Heterologous expression in A. oryzae of the Pl-ggs and Pl-cyc genes from the pleuromutilin cluster provided convincing evidence that 14-alcohol 2 is the first tricyclic intermediate generated on the pathway, as previously proposed by Arigoni4. The cytochrome P450 oxidoreductases encoded by Pl-p450-1 and Pl-p-450-2 catalyse stereospecific hydroxylation of C-11 and C-3 respectively, and co-expression of Pl-ggs, Pl-cyc, Pl-p450-1 and Pl-p-450-2 in A. oryzae gave accumulation of the putative intermediate 4. Rather than being a shunt product, triol 4 was shown to be a precursor of 1, through a feeding experiment of an A. oryzae strain harbouring Pl-sdr, Pl-atf and Pl-p450-3, successfully yielding pleuromutilin. Isolation of mutilin (5) in A. oryzae GCP1P2S (Fig. 4) showed that 4 is further oxidised along the pathway by the product of the gene Pl-sdr, indicating that Pl-sdr is a short-chain dehydrogenase/reductase class of enzyme that catalyses regiospecific oxidation of the 3-hydroxy group to a ketone. The final intermediate in the biosynthesis of 1 was produced de novo in A. oryzae by adding the Pl-atf gene (encoding an acetyl transferase) to the heterologous system that was producing 5, achieving sole production of 14-acetate 6 in GCP1P2SA (Fig. 4). By inference this shows that Cytochrome Pl-p450-3 is responsible for hydroxylation of acetate 6 to pleuromutilin, as production of 1 was observed before27 when expressing all the seven genes of the pleuromutilin gene cluster in A. oryzae, including Pl-p450-3, which was lacking in A. oryzae GCP1P2SA yielding 6.

The re-creation of a linear biosynthetic pathway to 1 by stepwise gene addition, allowed us to prove the function of the genes of the cluster from C. passeckerianus, and showed that biosynthesis of a basidiomycete secondary metabolite and its intermediates can be studied in an ascomycete heterologous host. Furthermore, we report here a full conversion of each intermediate of the pathway to the next, with no bottleneck observed in any of the biosynthetic steps (Fig. 4b), showing that our system can allow for accumulation of each biosynthetic precursor in amounts sufficient for consequent purification and full characterisation. We envisage this approach could be employed in the future to characterise the biosynthesis of other basidiomycete secondary metabolites of pharmaceutical or agrochemical relevance.

In this study, we also showed that the heterologous platform recreated in the A. oryzae host can be employed to convert not only pleuromutilin intermediates into 1, but also chemically modified analogues into semi-synthetic derivatives, providing a robust and flexible chassis for semi-synthetic derivatisation of pleuromutilin. Using this system, the chemically modified enone 18 was successfully bio-converted into ester 20 and hydroxy ester 21 (Fig. 5), with the latter showing increased antibiotic activity over pleuromutilin against B. subtilis.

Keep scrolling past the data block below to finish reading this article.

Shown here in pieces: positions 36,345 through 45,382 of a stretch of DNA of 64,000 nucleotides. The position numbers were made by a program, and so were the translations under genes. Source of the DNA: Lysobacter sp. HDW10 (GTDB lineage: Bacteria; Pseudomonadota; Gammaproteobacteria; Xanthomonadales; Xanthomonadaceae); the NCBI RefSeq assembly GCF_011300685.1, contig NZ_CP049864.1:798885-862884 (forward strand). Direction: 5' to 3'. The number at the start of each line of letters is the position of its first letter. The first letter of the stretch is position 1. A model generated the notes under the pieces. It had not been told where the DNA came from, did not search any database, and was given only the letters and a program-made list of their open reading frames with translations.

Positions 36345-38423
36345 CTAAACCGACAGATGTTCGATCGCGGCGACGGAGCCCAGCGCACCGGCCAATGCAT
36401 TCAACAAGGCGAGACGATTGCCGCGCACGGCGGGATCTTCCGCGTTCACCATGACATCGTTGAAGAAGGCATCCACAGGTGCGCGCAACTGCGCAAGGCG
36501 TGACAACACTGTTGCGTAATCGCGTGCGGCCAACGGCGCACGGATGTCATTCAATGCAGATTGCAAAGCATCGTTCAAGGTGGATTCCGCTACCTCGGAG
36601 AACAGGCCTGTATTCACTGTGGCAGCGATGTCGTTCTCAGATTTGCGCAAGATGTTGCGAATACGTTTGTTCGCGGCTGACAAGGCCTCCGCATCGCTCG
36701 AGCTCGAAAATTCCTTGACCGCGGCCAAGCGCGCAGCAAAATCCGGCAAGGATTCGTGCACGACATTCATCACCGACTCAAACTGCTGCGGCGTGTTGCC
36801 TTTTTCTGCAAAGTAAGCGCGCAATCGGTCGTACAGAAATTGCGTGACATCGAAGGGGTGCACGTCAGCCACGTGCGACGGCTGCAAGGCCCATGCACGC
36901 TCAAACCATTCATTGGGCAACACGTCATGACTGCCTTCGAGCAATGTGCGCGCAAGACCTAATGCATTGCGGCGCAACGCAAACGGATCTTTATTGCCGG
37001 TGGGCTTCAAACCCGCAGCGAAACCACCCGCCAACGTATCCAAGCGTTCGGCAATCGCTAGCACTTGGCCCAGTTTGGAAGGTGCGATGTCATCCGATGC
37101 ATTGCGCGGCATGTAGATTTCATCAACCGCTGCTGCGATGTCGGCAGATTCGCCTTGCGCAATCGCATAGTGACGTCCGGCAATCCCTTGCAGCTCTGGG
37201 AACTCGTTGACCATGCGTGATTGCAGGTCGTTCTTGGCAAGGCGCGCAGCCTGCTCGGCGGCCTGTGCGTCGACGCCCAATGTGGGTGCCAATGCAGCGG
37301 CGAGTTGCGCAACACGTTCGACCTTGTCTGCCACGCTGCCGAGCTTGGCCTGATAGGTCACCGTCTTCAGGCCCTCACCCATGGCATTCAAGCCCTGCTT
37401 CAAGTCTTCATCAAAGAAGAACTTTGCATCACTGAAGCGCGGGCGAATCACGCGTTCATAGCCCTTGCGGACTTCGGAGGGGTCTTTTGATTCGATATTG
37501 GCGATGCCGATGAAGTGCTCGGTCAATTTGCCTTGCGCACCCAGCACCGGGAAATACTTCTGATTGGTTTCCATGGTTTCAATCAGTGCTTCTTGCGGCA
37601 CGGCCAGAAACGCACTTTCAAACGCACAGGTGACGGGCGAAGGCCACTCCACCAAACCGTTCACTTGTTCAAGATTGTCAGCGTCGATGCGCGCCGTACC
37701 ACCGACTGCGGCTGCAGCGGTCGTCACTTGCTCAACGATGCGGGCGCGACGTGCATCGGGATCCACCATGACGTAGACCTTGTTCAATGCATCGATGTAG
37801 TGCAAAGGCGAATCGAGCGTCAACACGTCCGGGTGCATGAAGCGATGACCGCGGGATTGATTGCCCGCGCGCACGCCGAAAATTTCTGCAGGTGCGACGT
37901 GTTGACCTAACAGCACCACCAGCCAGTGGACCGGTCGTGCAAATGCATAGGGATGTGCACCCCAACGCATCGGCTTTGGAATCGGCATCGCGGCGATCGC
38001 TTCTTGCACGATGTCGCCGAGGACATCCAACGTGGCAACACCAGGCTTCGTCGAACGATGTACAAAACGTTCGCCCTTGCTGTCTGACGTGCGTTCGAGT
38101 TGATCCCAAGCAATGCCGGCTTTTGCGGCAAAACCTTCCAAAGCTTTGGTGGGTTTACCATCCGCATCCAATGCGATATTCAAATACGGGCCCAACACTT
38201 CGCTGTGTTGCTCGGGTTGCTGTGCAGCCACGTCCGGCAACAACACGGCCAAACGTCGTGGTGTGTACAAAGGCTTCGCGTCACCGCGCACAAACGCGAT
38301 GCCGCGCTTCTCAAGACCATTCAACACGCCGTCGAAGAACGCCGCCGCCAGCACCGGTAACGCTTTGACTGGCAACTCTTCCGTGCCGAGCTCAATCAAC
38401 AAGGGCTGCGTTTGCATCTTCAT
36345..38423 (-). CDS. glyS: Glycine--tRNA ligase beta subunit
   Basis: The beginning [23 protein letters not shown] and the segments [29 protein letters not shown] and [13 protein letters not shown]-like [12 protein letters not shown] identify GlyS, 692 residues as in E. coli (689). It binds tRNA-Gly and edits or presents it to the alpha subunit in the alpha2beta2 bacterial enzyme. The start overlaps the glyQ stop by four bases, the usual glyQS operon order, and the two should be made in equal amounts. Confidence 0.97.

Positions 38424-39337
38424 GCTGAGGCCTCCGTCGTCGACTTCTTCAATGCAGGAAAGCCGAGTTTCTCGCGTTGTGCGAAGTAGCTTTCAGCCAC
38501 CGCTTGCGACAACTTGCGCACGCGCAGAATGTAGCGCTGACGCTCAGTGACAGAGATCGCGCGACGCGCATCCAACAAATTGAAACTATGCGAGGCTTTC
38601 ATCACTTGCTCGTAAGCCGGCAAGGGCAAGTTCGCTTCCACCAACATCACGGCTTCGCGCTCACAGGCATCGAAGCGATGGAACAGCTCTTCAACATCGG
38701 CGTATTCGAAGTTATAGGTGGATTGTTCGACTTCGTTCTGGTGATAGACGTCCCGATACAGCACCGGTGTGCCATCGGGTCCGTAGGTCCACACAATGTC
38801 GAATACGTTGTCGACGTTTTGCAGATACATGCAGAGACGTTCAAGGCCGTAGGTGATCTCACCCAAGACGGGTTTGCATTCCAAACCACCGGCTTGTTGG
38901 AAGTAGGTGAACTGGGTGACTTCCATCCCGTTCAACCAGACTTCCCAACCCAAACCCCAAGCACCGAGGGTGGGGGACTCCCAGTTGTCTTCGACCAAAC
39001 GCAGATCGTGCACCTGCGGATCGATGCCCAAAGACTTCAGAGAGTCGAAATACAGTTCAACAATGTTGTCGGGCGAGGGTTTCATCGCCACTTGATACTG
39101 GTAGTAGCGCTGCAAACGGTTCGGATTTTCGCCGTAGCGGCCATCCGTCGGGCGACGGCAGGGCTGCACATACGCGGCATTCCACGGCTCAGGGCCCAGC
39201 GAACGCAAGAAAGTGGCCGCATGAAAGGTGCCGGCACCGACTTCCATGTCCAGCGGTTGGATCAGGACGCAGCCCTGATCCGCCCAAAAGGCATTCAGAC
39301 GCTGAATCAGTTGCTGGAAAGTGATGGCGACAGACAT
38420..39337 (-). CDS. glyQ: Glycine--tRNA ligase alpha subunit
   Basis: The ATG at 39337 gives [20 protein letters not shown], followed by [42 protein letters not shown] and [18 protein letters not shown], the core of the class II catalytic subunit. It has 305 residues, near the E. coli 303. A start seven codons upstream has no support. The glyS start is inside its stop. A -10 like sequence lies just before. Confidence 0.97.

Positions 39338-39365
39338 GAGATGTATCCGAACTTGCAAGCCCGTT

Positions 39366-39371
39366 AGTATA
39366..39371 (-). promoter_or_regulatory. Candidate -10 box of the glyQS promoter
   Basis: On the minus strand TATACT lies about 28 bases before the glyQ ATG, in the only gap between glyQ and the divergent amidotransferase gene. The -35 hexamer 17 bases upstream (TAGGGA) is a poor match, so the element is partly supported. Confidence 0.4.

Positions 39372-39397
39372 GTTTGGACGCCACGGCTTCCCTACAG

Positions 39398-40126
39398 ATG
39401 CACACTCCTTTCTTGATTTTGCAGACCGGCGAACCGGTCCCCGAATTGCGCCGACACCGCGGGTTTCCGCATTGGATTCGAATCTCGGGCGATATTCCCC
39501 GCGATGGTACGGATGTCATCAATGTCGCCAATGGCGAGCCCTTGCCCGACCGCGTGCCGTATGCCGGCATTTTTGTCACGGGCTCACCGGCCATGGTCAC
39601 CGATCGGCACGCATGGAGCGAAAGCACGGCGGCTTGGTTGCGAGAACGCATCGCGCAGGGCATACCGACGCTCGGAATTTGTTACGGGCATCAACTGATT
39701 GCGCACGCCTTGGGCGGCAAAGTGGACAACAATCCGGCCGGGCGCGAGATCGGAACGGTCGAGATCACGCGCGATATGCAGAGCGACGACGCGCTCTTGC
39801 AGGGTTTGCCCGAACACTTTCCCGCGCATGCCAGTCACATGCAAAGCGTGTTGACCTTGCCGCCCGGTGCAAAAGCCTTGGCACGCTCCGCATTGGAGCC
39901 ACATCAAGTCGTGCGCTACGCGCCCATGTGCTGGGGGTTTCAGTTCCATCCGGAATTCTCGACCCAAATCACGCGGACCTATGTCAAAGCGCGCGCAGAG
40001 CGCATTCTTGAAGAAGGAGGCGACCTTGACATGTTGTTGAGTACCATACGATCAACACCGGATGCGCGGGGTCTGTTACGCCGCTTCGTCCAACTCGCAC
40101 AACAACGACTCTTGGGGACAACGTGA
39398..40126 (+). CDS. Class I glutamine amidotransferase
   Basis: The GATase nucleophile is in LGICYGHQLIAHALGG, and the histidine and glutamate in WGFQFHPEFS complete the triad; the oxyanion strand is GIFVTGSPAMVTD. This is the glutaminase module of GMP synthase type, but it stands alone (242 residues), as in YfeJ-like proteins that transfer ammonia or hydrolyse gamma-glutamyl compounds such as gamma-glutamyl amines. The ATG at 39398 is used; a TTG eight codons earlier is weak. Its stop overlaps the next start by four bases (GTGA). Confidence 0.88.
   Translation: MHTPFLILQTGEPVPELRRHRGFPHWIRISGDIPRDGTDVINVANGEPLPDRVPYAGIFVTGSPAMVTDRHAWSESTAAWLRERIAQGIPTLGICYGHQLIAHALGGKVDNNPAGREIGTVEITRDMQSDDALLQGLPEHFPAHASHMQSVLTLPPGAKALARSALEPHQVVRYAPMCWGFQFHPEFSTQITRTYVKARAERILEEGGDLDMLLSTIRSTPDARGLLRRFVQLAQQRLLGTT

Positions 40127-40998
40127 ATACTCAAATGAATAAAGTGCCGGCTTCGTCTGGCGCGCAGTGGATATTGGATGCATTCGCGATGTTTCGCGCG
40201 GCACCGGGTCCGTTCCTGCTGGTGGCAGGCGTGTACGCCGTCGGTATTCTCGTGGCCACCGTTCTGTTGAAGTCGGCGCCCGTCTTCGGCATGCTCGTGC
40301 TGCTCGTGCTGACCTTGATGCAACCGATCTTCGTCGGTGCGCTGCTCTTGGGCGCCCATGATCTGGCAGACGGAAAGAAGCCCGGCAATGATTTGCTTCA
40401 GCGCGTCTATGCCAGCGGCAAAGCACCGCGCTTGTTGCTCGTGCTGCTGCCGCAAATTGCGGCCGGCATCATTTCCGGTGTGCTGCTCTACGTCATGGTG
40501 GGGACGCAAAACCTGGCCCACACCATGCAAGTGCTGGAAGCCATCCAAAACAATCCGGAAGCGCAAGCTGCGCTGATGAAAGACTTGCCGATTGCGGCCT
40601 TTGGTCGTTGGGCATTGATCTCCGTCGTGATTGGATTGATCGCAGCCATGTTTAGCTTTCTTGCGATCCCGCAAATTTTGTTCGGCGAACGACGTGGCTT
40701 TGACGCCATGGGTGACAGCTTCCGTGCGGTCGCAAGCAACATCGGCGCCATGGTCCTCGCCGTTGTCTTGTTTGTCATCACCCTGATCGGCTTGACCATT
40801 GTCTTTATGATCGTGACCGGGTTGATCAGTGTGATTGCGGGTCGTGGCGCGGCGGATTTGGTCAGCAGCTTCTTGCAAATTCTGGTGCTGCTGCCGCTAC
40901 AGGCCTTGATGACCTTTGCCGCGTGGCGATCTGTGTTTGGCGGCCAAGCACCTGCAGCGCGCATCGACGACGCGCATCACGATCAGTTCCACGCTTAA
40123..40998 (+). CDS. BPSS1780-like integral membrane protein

In current commercial production of pleuromutilin derivatives the C-14 side chain of the naturally occurring antibiotic is removed, then replaced with the synthetic side chain. Deployment of the A. oryzae transformant strain that accumulates mutilin 5 could find application in industrial production of commercial pleuromutilins. Furthermore, the observation that a suitably engineered A. oryzae strain can successfully take to completion the pathway when fed with chemically modified analogues of pleuromutilin intermediates, opens new avenues for obtaining useful semi-synthetic derivatives of this antibiotic, exploiting more fully the power of combining synthetic chemistry and synthetic biology.

Methods

Reagents and conditions for growth of microorganisms

All chemicals were purchased from either Sigma-Aldrich or Fisher Scientific, unless otherwise specified, and were of analytical grade. Ingredients for media were purchased from Oxoid or Formedium, unless otherwise specified. All media, solutions, glassware and plastic-ware were sterilised by autoclaving at 121 °C for 15 min before use. C. passeckerianus ATCC 34646, producer of pleuromutilin, was maintained on PDA plates (24 g L−1 potato dextrose broth, 15 g L−1 agar) at 25 °C. A. oryzae NSAR1 (genotype niaD, sC, ΔargB, adeA)34, used as heterologous host, was maintained on MEA plates with appropriate supplements (15 g L−1 malt extract, 1.5 g L−1 arginine, 1.5 g L−1 methionine, 0.1 g L−1 adenine, 2 g L−1 ammonium sulphate, 15 g L−1 agar) at 28 °C. Saccharomyces cerevisiae BY4742 (genotype MATα, his3Δ1, leu2Δ0, lys2Δ0, ura3Δ0)35, used for homologous recombination-based construction of plasmids, was maintained on YPAD plates (10 g L−1 yeast extract, 20 g L−1 bactopeptone, 20 g L−1 d-glucose, 40 mg L−1 adenine hemisulfate, 15 g L−1 agar). Escherichia coli One Shot ccdB Survival 2 T1 competent cells (Life Technologies) were used for propagation of plasmids by standard procedures. LB agar plates (10 g L−1 NaCl, 10 g L−1 tryptone, 5 g L−1 yeast extract, pH 7) were used for growing E. coli at 37 °C.